A Texas House committee is scheduled to hear testimony on Monday about a bill that would decriminalize possession of small amounts of marijuana.
House Bill 63, introduced by Rep. Joe Moody (D) of El Paso, would make possession of up to an ounce of cannabis a civil penalty carrying a fine of $250. This change in the law would eliminate the threat of arrests, jail time and criminal records that are currently associated with most low-level marijuana charges.
Under the proposed legislation, which will be considered by the House Criminal Jurisprudence Committee, people could still be charged with a Class C Misdemeanor after being caught with marijuana three times.
The bill is the first of a bevy of cannabis-related legislation in Texas to get a hearing this session, but it is not the Lone Star State’s first two-step with reforming marijuana laws. The legislation being heard Monday is identical to a bill that passed out of the same committee in the last session, but didn’t make it to the floor in time for a vote.
Heather Fazio, director of Texans for Responsible Marijuana Policy, said the bill has been in development since 2015, when it was first introduced.
Fazio said the bill has three goals:
“We want to see no arrests, no jail time and most importantly no criminal records,” she told Marijuana Moment in an interview. “The trouble in Texas is that everything is criminal. There are no civil offenses.”
Ten states and the District of Columbia have passed laws allowing the legal use of the drug by adults, and even more have made possession of marijuana a civil, rather than criminal penalty. But in Texas, individuals found in possession of less than two ounces of marijuana can face misdemeanor charges that could result in 180 days in jail or fines up to $2,000.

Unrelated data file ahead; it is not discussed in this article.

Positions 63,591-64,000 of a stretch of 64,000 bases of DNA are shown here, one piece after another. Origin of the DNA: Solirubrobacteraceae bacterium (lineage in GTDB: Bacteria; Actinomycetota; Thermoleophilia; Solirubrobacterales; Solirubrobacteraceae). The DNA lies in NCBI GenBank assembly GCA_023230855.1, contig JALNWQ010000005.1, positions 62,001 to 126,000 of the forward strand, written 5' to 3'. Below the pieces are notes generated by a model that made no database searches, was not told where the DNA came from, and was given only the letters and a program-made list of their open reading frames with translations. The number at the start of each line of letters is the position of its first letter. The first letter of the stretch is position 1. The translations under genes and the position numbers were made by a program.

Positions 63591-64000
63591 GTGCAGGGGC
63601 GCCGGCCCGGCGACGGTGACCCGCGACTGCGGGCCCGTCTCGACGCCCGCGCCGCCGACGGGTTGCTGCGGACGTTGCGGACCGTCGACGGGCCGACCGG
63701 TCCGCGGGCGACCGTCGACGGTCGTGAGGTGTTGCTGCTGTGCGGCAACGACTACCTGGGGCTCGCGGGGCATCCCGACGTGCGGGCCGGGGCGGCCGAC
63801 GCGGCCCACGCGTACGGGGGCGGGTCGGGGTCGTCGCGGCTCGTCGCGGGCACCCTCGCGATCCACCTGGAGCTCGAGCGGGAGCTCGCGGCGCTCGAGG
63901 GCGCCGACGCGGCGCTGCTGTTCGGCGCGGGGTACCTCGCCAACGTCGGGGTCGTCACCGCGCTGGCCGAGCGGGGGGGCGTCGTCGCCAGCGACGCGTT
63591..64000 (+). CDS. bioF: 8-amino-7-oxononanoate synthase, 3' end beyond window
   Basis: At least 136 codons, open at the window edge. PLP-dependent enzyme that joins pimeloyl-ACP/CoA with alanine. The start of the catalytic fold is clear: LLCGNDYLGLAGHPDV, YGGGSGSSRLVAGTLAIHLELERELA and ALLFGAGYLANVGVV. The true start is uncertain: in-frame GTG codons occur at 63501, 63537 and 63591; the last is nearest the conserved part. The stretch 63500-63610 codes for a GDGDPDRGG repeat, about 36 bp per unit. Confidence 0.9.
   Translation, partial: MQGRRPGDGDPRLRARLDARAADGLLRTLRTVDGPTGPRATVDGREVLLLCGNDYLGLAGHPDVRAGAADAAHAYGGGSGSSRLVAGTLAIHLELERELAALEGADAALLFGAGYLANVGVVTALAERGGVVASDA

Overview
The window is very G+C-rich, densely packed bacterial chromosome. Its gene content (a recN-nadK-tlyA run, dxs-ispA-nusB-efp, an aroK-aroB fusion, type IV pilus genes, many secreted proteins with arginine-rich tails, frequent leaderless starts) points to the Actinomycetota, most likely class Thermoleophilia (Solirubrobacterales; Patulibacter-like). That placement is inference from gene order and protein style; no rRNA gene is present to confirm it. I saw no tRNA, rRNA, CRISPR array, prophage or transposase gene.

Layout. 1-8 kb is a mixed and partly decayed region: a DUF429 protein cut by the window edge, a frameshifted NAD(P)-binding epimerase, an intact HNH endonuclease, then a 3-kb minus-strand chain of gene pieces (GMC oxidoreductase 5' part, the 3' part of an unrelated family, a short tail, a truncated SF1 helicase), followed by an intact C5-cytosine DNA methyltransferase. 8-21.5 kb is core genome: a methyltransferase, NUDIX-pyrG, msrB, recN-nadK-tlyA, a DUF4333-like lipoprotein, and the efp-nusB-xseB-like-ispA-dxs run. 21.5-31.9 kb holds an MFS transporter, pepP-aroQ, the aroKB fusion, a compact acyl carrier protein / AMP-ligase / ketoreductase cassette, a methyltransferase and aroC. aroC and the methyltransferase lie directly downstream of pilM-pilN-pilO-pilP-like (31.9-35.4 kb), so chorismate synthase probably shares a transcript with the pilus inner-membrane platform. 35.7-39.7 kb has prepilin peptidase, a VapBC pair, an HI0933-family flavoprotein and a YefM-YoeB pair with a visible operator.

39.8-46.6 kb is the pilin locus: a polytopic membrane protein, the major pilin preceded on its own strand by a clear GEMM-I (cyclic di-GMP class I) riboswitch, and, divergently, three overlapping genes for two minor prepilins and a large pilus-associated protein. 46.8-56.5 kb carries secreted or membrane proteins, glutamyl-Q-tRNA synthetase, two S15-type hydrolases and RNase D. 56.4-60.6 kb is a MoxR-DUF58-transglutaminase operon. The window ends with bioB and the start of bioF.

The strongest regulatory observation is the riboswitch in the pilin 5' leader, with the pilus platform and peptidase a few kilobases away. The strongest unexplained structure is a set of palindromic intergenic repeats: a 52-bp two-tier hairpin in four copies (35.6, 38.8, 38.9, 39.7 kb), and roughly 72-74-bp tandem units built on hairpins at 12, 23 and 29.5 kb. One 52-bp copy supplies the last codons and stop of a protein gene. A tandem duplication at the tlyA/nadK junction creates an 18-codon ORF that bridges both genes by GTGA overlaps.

Public attitudes toward marijuana appear to be changing, according to recent data from the University of Texas and the Texas Tribune. Their 2018 survey found that a majority of Texans support cannabis law reform. The Republican and Democratic parties of Texas have both adopted marijuana reform planks in their party platforms.
Republican Gov. Greg Abbott said in an election debate last year that he is open to supporting marijuana policies akin to decriminalization.
“One thing I don’t want to see is jails stockpiled with people who have possession of a small amount of marijuana,” he said.
Aside from the decriminalization legislation, a number of other cannabis-related bills have been filed for the 2019 legislative session.
Marc Levin, the vice president of criminal justice policy at the Texas Public Policy Foundation said his group hasn’t taken a position on House Bill 63, but has supported lower penalties for possession of small amounts of marijuana in the past.
“There’s no evidence that’s arresting people and putting them in jail for small amounts of time is actually doing anything to reduce marijuana use,” he told the Texas Tribune.
Meanwhile, the state’s NORML chapter has organized a letter-writing campaign in support of the bill. As of this writing, the group has sent more than 1,500 messages to lawmakers.
Fazio said Monday’s hearing would include testimony from a judge, a retired Houston Police Department officer, a former prosecutor and individuals who have faced prosecution for cannabis.
“It makes no sense to take away a person’s driver’s license, and with it their ability to work and earn a living, just because they’re caught in possession of marijuana when they aren’t under the influence,” Senior District Judge John Delaney said in his prepared remarks.